President Bashir is angry at the rebels today, says Al Jazeera. For once I share his sentiments. Not that I think there's any one party whose doing more foot-dragging than another at the Abuja peace talks...today I have my own reasons.
At a camp in Darfur this morning, I try to get some of the men to explain to me in detail where the boundaries between government, militia, and rebel soldiers lie, and what this means for security in the area that we are visiting. As usual, things are complicated and endlessly contested, but overall there seems to be agreement that this is a rebel (SLA) held area.
I tell them I'm confused: in my meeting with the women earlier, there were just as many complaints of rape and beatings from those who wander outside the camp to collect firewood as there are in any other camp. I may be naive here, but I thought it was the Janjaweed raping the women rather than the rebels? Are there Janjaweed or government soldiers around the camp, HERE, in a rebel area?
Well, there are, I am told haltingly. The term Janjaweed is used in the widest possible sense by most people, so I try to be specific. Just bandits then? No no, actual militias. Yes, the ones responsible for the attacks. The discussion goes back and forth, but finally I establish that a lot of the men feel that the rebels are intentionally letting a small number of militias stay in the area to make sure the security incidents don't go away COMPLETELY.
"If there are no deaths, no rape, nothing, then you khawajas will not come here, they are saying. It's just a tactic that the rebels are using."
It is true that the camps in rebel areas are woefully underserviced and make you want to cry in frustration when you see them, while places like Abu Shouk in North Darfur (a government-controlled area) almost look like sanitized film sets with dozens of agencies operating programmes on health, education, water, sanitation, livelihoods (there is even, yes brace yourself, a pasta-making project).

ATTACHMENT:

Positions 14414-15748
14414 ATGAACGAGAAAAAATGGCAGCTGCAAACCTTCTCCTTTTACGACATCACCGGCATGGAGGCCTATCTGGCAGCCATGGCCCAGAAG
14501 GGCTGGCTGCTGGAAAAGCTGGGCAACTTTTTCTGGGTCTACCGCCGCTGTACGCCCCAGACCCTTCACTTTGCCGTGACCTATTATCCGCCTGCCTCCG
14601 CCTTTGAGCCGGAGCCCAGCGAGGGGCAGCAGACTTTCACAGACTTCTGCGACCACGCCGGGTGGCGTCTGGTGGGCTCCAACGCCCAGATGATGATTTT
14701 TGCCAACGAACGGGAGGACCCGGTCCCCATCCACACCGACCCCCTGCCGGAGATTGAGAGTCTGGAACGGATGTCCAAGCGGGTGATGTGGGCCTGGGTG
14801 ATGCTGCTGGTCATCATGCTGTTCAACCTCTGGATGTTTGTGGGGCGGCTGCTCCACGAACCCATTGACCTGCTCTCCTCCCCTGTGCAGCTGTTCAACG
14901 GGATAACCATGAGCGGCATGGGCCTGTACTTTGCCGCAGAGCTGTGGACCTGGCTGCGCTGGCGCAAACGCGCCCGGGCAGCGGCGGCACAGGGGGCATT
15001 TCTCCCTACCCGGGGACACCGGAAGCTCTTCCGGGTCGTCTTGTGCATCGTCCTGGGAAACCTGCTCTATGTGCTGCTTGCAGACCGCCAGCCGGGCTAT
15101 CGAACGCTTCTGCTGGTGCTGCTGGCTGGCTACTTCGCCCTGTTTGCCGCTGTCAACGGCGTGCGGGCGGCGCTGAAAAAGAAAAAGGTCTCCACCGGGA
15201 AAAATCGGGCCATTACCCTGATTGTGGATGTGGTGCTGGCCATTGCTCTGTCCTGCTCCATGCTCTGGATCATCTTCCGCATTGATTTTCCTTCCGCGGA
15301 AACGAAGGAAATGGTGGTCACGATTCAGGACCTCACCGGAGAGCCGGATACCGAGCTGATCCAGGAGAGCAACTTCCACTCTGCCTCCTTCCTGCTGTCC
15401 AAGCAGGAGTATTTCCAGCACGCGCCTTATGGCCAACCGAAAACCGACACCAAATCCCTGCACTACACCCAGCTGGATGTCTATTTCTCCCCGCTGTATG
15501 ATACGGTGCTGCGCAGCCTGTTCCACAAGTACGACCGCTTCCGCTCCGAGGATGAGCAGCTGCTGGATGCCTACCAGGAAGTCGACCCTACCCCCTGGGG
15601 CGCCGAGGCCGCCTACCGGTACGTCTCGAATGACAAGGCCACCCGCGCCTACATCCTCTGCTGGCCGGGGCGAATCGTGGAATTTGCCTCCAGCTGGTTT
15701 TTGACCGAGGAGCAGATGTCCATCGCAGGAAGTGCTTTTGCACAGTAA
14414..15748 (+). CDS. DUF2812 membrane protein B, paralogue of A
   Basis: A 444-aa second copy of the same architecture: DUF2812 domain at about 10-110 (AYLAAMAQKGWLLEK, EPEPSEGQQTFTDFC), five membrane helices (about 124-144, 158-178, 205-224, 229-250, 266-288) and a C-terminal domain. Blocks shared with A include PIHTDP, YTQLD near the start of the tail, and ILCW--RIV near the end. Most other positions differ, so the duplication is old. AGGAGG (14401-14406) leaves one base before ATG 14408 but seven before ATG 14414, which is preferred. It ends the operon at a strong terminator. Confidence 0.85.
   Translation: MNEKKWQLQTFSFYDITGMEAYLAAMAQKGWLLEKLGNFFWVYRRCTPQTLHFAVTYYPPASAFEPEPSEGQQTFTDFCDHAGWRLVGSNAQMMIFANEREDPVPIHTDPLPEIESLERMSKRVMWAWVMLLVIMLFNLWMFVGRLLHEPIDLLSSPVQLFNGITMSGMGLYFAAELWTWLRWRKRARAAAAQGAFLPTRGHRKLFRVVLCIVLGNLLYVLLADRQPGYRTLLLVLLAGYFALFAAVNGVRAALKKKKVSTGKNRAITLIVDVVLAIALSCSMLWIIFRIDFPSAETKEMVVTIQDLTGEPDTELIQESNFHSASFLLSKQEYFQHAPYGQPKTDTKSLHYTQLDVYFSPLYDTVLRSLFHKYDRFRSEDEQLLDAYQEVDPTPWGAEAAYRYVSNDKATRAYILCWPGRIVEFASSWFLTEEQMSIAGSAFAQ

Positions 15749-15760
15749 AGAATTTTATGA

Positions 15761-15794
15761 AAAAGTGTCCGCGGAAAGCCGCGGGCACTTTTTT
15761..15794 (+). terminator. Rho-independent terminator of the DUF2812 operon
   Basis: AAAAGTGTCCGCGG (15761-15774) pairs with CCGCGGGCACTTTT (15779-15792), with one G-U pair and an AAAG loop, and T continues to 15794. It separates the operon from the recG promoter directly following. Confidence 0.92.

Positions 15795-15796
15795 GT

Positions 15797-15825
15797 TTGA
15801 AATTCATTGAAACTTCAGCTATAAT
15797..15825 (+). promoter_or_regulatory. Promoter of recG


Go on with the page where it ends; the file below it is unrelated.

So is getting your people killed, beaten and raped by the enemy really a valid way of attracting more aid?
There are lots of reports flying around on 'protection' issues here in Darfur (HPG, UK House of Commons). Everybody has opinions on concepts like 'protection by presence'; there are protection working groups, meetings and matrices. But somehow I have a feeling none of them will give me answer to questions like this one. Not for the first time this week, I am dreading the curfew and all that time it gives me to think about issues so fucked up that no one should really be debating them at all.
Tags: sudan, darfur, Al Jazeera, HPG, House of Commons, protection of civilians, SLA